Nanofiltration can be used in a range of water and wastewater treatment businesses for the efficient removal of ions and organic materials. It is occasionally utilised as a pre-treatment for reverse osmosis. Nanofiltration is frequently used in the production of pharmaceuticals, dairy products, textiles, and baked goods in addition to water purification. Integra Water Systems have a lot of expertise using nanofiltration devices to fix issues with water treatment.
Demand for effective membrane filtration techniques like nanofiltration has increased as a result of more strict water quality standards.
Since nanofiltration offers better flux rates and requires less energy than a reverse osmosis system, it is occasionally used to recycle wastewater. With a few minor variations, reverse osmosis and nanofiltration have a lot of similarities in their construction and operation.
The reverse osmosis membrane is “tighter” than the nano membrane, which is the primary distinction. It operates at a lower feedwater pressure and is less efficient than the RO membrane at removing monovalent ions from water. Nanofiltration membranes, which possesses looser membranes require less pretreatment than reverse osmosis systems and are less likely to foul or scale.
Thin film composite membranes are used in nanofiltration. They are distinct in that they deflect or reject (defractionation) divalent ions like nickel, copper, chrome, and cobalt. Because nanofiltration membranes have a very high membrane flux, they can operate at lower system operating pressures.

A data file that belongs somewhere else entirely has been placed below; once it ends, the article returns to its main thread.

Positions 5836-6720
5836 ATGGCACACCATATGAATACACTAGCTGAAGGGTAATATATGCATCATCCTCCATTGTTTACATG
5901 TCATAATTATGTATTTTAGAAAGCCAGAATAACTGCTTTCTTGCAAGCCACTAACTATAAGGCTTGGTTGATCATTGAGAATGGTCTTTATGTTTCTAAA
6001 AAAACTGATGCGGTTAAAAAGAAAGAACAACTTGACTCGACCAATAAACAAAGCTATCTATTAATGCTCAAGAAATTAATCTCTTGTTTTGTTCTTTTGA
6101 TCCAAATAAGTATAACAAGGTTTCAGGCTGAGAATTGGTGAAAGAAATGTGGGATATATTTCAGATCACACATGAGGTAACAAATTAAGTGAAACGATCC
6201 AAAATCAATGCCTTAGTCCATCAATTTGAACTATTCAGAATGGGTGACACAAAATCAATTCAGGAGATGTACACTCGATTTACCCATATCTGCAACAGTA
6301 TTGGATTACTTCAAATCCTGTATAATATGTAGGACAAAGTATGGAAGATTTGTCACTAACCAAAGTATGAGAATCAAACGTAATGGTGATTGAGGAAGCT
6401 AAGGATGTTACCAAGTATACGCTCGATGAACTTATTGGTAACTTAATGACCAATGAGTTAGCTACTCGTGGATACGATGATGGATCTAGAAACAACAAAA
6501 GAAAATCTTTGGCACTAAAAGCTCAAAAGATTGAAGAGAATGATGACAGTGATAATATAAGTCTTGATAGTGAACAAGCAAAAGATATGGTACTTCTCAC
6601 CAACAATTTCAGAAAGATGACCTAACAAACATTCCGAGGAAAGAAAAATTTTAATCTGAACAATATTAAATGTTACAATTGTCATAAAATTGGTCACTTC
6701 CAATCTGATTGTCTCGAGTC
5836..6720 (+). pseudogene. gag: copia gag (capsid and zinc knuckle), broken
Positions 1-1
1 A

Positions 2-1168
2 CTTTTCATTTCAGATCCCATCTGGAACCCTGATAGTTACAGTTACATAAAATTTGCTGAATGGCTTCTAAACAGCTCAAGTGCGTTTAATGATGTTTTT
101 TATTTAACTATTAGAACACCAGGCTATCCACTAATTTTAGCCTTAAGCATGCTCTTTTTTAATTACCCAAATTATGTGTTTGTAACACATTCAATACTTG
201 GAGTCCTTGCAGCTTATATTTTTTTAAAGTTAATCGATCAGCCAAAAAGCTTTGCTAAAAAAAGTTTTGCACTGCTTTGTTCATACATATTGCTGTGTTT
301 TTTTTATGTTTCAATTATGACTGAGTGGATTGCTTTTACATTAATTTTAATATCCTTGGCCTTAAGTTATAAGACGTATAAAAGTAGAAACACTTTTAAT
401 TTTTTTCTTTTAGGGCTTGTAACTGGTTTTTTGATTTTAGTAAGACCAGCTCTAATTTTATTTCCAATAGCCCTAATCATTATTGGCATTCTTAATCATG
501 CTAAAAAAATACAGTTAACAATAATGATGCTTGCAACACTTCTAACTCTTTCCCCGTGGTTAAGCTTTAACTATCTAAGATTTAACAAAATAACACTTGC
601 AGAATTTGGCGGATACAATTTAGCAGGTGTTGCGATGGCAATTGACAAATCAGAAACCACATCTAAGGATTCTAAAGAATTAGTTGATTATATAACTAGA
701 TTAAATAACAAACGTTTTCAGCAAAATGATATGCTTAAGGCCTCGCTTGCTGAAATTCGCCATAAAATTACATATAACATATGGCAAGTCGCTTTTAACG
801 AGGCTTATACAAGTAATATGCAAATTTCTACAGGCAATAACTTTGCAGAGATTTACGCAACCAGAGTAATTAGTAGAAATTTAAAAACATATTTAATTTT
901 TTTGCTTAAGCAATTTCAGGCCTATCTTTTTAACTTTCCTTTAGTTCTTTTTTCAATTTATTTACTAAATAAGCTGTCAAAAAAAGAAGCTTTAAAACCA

The Nanofiltration family of thin film composite membranes’ resistance to fouling is one of its distinguishing features. The membrane needs little downtime for cleaning, especially in acid streams. Because of the low molecular weight cut off range of 200–300, nanofiltration is incredibly effective at removing impurities from Acids & Bases so that the product can be reused.
The pore size of a nanofiltration filter is about 0.001 micron. Most organic molecules, almost all viruses, most naturally occurring organic debris, and a variety of salts are all removed using nanofiltration. Nanofiltration is frequently used to soften hard water because it removes the divalent ions that cause it to be hard.